Transparent Braces: Are They Right For You?

If you're considering getting braces as an adult, you're not alone: one in five orthodontic patients is an adult. As an adult, the idea of wearing prominent metal braces may not be appealing, but there are many types of transparent braces that are less noticeable, including braces with clear brackets.

Transparent vs. Traditional Braces

Traditional braces are made of stainless steel. Metal brackets are cemented onto the teeth, and the brackets are linked together with a metal archwire. The archwire is used to move the teeth into their desired positions.

Transparent braces are similar in concept, but the brackets are made of ceramic, not metal. The ceramic is transparent, so the brackets are much less noticeable in your mouth. The archwires can also be transparent to help them blend in even more.

These clear braces work in the same way as traditional braces, so they're suitable for the majority of patients who need orthodontic correction. However, clear braces are often more expensive and more delicate than traditional braces. Your orthodontist can let you know if transparent braces are suitable for your specific situation.

Transparent Braces

What to Expect

If you decide to get clear braces, your orthodontist will bond the clear brackets onto the front surfaces of your teeth. First the archwire is placed through the brackets, then bands known as ligatures are wrapped around the brackets to hold the archwire in place.

Once your braces are in place, you can expect to see your orthodontist about once a month to every six weeks to have them adjusted. Most people need to wear their braces between one and three years, explains the American Dental Association. Once your braces have been removed, a retainer will be used to hold your teeth in their newly adjusted position.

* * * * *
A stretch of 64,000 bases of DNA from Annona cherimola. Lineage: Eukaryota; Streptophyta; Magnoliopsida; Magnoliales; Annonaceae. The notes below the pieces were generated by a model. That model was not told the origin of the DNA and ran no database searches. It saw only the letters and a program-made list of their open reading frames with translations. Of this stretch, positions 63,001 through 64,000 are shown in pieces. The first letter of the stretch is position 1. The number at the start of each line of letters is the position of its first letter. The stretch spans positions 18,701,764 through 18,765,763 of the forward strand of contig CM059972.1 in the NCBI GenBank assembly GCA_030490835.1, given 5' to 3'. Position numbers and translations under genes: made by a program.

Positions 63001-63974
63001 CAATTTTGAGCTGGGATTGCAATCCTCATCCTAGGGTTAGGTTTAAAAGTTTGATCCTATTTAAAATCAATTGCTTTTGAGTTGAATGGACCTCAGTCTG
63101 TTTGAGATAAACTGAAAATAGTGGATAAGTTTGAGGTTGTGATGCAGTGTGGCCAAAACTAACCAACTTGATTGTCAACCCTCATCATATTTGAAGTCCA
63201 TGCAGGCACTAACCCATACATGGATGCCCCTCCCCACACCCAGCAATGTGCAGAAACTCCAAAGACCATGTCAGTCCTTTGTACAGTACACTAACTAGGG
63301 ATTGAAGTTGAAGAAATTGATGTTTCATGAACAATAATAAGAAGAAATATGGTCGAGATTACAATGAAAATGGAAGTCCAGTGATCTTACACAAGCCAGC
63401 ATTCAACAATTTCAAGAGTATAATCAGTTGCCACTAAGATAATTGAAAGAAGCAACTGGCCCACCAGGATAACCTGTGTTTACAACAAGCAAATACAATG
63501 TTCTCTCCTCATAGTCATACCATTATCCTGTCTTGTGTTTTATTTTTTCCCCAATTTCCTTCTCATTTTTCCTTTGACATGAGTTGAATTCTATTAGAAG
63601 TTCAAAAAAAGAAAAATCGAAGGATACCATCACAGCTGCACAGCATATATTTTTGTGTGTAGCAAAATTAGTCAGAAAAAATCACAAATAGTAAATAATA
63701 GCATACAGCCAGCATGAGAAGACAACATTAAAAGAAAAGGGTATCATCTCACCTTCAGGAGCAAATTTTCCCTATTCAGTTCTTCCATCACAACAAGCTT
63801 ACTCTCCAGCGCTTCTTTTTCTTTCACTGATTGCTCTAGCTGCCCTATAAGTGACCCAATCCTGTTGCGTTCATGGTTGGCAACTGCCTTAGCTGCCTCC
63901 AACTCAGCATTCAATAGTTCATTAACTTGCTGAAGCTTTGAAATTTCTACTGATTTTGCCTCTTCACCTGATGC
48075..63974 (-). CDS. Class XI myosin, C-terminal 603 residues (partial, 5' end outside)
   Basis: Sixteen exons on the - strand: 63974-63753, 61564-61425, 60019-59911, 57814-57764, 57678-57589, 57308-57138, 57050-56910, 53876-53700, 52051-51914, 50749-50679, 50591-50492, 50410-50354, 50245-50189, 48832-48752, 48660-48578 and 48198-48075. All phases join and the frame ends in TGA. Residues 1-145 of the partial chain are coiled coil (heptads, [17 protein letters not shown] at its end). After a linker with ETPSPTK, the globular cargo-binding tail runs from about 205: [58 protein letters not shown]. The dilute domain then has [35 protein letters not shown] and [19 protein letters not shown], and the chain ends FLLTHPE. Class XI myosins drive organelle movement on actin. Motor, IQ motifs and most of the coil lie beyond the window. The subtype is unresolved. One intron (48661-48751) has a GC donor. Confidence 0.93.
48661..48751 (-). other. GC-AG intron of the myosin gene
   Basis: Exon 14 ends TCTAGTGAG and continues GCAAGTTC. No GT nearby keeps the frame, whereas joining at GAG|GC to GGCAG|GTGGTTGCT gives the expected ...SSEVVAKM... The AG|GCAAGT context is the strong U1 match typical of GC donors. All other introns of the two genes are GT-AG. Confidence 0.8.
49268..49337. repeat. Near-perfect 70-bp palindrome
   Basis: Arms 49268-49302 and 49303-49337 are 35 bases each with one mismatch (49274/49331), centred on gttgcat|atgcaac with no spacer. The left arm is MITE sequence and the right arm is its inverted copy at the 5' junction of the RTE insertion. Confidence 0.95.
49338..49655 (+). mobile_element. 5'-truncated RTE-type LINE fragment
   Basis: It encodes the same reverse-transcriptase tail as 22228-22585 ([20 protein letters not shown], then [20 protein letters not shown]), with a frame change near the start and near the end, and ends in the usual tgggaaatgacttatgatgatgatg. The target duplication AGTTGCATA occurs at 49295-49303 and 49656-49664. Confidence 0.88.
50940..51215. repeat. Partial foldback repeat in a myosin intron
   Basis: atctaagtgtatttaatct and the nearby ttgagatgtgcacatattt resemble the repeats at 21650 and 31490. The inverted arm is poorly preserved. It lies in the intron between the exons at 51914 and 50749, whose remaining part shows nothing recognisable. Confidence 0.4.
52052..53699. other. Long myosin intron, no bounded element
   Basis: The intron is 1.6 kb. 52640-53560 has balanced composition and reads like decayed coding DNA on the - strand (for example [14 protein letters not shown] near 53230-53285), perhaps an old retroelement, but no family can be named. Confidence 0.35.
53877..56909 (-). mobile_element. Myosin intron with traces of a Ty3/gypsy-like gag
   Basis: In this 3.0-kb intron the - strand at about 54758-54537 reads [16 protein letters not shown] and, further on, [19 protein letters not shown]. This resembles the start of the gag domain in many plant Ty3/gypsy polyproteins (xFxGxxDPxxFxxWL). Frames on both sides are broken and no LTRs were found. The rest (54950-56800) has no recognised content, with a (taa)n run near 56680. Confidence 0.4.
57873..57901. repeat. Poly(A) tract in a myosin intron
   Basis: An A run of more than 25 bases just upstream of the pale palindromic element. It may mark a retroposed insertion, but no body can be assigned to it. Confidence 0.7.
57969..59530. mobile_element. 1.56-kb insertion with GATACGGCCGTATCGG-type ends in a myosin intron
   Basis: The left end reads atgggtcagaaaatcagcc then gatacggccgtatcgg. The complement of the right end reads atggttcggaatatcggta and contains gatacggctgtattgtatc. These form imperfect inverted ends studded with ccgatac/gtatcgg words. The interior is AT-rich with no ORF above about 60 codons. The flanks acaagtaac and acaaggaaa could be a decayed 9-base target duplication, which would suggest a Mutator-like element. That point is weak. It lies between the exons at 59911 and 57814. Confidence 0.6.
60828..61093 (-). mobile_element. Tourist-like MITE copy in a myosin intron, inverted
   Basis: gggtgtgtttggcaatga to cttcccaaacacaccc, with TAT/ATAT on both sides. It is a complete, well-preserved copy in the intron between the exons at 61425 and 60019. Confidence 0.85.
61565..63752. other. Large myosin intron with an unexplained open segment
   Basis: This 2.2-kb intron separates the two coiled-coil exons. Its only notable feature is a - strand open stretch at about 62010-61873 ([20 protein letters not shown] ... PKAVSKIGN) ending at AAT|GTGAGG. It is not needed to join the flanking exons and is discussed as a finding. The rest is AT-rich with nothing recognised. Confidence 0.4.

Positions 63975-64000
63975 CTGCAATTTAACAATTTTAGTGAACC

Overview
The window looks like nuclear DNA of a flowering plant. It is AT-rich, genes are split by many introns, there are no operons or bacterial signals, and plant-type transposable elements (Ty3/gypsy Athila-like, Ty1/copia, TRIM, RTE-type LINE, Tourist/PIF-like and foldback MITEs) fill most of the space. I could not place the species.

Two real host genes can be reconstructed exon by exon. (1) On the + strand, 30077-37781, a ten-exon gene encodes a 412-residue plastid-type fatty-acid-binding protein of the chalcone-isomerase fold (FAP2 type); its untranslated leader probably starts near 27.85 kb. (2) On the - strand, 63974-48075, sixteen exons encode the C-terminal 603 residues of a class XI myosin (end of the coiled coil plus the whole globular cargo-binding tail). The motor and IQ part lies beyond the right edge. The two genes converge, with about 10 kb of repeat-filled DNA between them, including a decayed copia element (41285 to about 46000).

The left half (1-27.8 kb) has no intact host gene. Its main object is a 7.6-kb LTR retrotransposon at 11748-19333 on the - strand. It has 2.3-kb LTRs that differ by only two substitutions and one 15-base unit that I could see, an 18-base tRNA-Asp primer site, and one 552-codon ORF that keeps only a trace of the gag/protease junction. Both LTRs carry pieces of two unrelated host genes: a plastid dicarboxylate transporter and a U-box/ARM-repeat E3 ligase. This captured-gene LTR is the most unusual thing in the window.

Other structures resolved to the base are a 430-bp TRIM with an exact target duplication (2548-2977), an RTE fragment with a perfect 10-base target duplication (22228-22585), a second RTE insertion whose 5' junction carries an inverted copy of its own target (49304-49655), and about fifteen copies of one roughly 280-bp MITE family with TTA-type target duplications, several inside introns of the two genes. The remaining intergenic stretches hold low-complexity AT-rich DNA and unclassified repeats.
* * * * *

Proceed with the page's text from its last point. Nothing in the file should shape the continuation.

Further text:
Minimising Braces and Keeping Them Clean

It's important to take good care of clear braces to minimise their appearance. The ligatures wrapped around your brackets can become discoloured, which will make your braces much more noticeable. To keep them clear, try to avoid highly pigmented foods and drinks like coffee, red wine, curry, and tomato sauce. If you're a smoker, try to quit before you get your braces – smoking can also stain the ligatures. Your orthodontist will replace the ligatures each time the braces are tightened at your orthodontic appointments.

Not only is regular brushing important for good oral health, it also plays a role in helping your clear braces look their best. When food gets stuck to your brackets, it can draw attention to the braces you're trying to hide. To help your braces blend into your smile, carefully brush around the brackets after each meal to get rid of unsightly food particles.

Proper dental hygiene should include:

  • Brushing twice a day for at least two minutes.
  • Using a soft round-bristle toothbrush to brush the gumline and the teeth.
  • Flossing daily (a floss threader can also be used) or using an interproximal brush (if there is a space between the teeth) to remove plaque and food debris.
  • Using an oral irrigation device to help flush out food debris around the brackets and teeth.
  • Rinsing with a fluoride rinse to strengthen the teeth.

Traditional metal braces are no longer the only option: if you need braces as an adult, many inconspicuous alternatives are available, including transparent braces.


This article is intended to promote understanding of and knowledge about general oral health topics. It is not intended to be a substitute for professional advice, diagnosis or treatment. Always seek the advice of your dentist or other qualified healthcare provider with any questions you may have regarding a medical condition or treatment.

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Top Oral Care Tips Related to ADULT ORTHODONTICS

  • Flossing – creating a flossing routine is important during orthodontic treatment. Orthodontists and hygienists may recommend interdental brushes or floss threaders to make getting in between teeth easier.

  • Brushing routine – using fluoride toothpaste and a soft-bristled toothbrush are ideal for cleaning teeth with braces. Begin brushing at a 45-degree angle at the gum line using small circular motions. Then place the toothbrush on top of the brackets, angling down to brush on top of each bracket. Finally, reposition the brush to brush the bottom of the bracket as well as the wire, angling the toothbrush up.

  • Fluoride mouthwash – after brushing and flossing, rinse with a fluoride mouthwash to help prevent cavities and white spots.

  • Mouthguards – wear a mouthguard if you play sports. Mouthguards can protect your cheeks and lips from serious cuts and can prevent damage to your braces or orthodontic appliance if you fall down or are hit in the face.

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